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Patient Care

Where There’s Always Another Way

Medics sure like to complain. About dispatch, about triage nurses, about patients…it seems there’s always something worth criticizing. Reflecting on my decade working on ambulances, this is no doubt a coping strategy, accompanying techniques like sarcasm and dark humor that involve things said in the front of the truck but never anywhere else.

But after a recent venture to work at a hospital in South Africa, I’ve returned silent, grateful for every fault in my system—because despite my whining, I’ve realized one thing very clearly: I have it really good.

I’ve returned from a month working in an underserviced, underresourced emergency department in Khayelitsha, a township about 30 kilometers outside of Cape Town where one in three people has HIV, where tuberculosis spreads like wildfire, and where diarrheal disease is still the most common cause of death in children under 5 years old. The case mix was unlike anything I’d seen at home in Canada. But it wasn’t the cases that I found challenging. It was the tape.

Actually it was the lack of tape. There was no tape. I was cursing under my breath constantly, not because of the acuity and new medicines and (very) old diseases I was treating, but because I didn’t have tape!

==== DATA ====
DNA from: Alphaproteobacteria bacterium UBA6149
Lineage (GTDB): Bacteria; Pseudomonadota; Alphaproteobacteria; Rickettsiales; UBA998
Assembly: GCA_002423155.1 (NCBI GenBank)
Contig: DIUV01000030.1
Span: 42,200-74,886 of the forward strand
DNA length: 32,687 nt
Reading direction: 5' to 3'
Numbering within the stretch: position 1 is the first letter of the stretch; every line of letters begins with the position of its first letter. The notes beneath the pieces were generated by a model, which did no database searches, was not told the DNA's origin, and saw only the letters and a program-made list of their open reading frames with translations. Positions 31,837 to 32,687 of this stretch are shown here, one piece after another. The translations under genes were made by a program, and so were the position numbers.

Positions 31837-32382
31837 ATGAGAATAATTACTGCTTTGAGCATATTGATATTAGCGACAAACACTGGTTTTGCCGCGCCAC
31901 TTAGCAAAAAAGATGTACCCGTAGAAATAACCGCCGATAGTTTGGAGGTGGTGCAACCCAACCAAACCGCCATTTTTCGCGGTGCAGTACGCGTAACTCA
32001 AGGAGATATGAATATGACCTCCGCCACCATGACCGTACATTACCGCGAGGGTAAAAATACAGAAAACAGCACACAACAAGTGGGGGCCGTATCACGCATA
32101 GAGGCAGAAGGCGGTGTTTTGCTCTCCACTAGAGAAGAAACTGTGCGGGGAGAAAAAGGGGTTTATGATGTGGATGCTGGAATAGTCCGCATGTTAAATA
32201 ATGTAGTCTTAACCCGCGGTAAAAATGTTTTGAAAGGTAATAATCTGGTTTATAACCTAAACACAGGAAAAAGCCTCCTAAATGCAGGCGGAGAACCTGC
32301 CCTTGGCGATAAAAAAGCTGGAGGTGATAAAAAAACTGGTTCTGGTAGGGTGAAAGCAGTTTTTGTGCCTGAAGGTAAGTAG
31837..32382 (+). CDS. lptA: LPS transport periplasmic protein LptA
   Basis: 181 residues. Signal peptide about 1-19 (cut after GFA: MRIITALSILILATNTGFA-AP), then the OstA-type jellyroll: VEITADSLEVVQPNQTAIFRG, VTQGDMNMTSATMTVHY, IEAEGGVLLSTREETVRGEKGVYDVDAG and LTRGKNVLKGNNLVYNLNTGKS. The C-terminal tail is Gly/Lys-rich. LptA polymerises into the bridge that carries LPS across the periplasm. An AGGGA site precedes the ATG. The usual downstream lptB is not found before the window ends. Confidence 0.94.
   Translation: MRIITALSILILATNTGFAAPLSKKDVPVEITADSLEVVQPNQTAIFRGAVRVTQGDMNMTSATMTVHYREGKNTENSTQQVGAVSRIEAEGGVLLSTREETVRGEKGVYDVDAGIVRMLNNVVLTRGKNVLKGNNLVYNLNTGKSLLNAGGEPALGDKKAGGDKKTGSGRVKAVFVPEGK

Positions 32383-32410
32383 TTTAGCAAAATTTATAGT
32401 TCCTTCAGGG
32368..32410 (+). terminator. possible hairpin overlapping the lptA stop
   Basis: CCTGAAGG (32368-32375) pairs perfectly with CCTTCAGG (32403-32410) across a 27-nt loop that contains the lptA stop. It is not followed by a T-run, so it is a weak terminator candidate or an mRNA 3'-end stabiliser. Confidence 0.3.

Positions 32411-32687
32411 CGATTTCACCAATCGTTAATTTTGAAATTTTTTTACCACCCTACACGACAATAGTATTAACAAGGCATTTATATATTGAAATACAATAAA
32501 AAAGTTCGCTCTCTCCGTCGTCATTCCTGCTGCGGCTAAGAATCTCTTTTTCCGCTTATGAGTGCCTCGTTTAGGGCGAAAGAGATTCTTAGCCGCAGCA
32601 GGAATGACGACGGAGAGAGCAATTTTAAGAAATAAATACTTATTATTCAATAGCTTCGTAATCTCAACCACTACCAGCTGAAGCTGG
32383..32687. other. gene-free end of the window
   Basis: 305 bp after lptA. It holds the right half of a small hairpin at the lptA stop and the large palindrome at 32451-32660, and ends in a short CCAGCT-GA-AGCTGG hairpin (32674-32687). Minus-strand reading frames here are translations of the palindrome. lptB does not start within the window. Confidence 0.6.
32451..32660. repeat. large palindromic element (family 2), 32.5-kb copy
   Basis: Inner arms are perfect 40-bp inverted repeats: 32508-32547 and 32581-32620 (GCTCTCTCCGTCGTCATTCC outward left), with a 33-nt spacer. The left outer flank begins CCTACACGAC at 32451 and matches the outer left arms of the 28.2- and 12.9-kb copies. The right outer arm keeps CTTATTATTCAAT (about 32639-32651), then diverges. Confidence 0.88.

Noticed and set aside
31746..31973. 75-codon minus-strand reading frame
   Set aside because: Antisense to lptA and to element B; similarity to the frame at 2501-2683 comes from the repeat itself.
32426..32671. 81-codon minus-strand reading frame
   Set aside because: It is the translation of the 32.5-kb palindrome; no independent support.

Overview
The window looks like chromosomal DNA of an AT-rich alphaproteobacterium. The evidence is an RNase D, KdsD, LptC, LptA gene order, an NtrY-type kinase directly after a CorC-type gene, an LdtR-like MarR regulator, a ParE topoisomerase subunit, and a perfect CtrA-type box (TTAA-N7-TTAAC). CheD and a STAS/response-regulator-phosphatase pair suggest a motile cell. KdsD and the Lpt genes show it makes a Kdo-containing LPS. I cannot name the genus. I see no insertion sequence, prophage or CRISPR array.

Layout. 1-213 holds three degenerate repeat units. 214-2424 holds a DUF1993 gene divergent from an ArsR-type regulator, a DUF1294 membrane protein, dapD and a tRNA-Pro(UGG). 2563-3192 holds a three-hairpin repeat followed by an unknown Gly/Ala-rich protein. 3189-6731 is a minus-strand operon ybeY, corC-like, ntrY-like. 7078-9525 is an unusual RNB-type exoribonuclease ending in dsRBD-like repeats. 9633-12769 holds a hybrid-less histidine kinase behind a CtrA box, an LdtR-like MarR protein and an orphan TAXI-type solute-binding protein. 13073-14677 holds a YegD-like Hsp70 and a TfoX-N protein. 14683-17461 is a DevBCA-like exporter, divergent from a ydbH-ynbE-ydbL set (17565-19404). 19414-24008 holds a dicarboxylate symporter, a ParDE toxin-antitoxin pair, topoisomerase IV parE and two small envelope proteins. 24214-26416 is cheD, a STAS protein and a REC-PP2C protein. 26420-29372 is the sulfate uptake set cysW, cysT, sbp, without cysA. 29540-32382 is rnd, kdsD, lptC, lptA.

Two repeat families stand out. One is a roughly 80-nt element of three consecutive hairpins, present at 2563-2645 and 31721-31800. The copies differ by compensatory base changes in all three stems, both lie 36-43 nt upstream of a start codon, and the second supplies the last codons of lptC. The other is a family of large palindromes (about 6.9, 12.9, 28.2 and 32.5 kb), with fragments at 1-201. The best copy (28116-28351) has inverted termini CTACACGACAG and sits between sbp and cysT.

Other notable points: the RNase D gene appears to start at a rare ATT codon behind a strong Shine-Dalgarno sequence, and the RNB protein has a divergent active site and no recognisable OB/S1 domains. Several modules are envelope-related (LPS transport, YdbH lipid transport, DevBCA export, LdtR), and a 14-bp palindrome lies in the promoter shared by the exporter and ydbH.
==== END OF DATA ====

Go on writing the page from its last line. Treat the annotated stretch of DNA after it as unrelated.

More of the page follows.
Pink tape, clear tape, trauma tape, brown tape, allergy-free vegan tape—you name it, there was no tape. Some days there would be Tegaderm, which we’d cut in half sparingly, but that was it. Such a benign stock item is actually used with nearly every patient, in rather critical ways, but I was without. How do you improvise tape?!

This was made all the more difficult by the roles I was expected to perform locally. I was responsible for drawing blood and starting cannulas; I needed tape for almost every patient I came across. Despite my inability to cope, the nurses, patients, and local doctors made things work just fine. Well, fine enough. IV lines were carefully wrapped around fingers and hands so as not to pull out cannulas, and patients paid extra attention to make sure they didn’t lose their lines. ET tubes were secured with rolls of gauze tied in figure-eight knots, a technique that was very secure when done right (read: when the nurses, not me, did it). And splint wraps were tucked into crevasses, which was good enough for the time being.

Tape was just the beginning. Other things were often missing or out of service too—things I wouldn’t have thought twice about back home.

One night we had only 16-gauge (grey) and 24-gauge (yellow) IV catheters. One night we had only 2-mL and 20-mL syringes. One night we had no lumbar puncture needles. Each time we made do.

While I struggled to cope with a lack of supplies, everyone around me plowed on. Each doctor seemed to have a MacGyver work-around every time something was lacking, creative make-dos to get by and keep the shop floor moving. Chest drains were manufactured out of any tubing we could find, scalpel blades without handles were held in our fingers, splints were assembled out of anything rigid. It was about the desired outcome, not the process.